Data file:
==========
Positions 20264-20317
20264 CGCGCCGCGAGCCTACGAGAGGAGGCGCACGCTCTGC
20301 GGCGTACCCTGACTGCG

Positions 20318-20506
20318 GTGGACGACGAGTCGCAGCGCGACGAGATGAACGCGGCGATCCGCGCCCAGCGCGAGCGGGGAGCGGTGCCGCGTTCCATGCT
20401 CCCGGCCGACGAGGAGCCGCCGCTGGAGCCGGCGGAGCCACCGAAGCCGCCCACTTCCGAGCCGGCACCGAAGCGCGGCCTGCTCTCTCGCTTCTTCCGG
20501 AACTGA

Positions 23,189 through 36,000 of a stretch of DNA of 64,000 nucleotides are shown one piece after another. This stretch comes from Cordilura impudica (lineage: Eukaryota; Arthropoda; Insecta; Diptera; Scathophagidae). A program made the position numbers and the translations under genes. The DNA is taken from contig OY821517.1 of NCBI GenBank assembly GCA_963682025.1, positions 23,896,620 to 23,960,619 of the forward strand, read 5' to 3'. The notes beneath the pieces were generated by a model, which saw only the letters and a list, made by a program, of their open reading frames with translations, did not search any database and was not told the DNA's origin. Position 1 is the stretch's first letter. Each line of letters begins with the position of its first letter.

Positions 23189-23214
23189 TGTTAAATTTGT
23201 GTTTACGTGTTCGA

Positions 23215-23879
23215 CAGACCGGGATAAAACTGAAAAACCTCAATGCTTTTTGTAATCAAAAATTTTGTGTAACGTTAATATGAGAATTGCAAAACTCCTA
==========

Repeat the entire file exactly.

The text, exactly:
Positions 20264-20317
20264 CGCGCCGCGAGCCTACGAGAGGAGGCGCACGCTCTGC
20301 GGCGTACCCTGACTGCG

Positions 20318-20506
20318 GTGGACGACGAGTCGCAGCGCGACGAGATGAACGCGGCGATCCGCGCCCAGCGCGAGCGGGGAGCGGTGCCGCGTTCCATGCT
20401 CCCGGCCGACGAGGAGCCGCCGCTGGAGCCGGCGGAGCCACCGAAGCCGCCCACTTCCGAGCCGGCACCGAAGCGCGGCCTGCTCTCTCGCTTCTTCCGG
20501 AACTGA

Positions 23,189 through 36,000 of a stretch of DNA of 64,000 nucleotides are shown one piece after another. This stretch comes from Cordilura impudica (lineage: Eukaryota; Arthropoda; Insecta; Diptera; Scathophagidae). A program made the position numbers and the translations under genes. The DNA is taken from contig OY821517.1 of NCBI GenBank assembly GCA_963682025.1, positions 23,896,620 to 23,960,619 of the forward strand, read 5' to 3'. The notes beneath the pieces were generated by a model, which saw only the letters and a list, made by a program, of their open reading frames with translations, did not search any database and was not told the DNA's origin. Position 1 is the stretch's first letter. Each line of letters begins with the position of its first letter.

Positions 23189-23214
23189 TGTTAAATTTGT
23201 GTTTACGTGTTCGA

Positions 23215-23879
23215 CAGACCGGGATAAAACTGAAAAACCTCAATGCTTTTTGTAATCAAAAATTTTGTGTAACGTTAATATGAGAATTGCAAAACTCCTA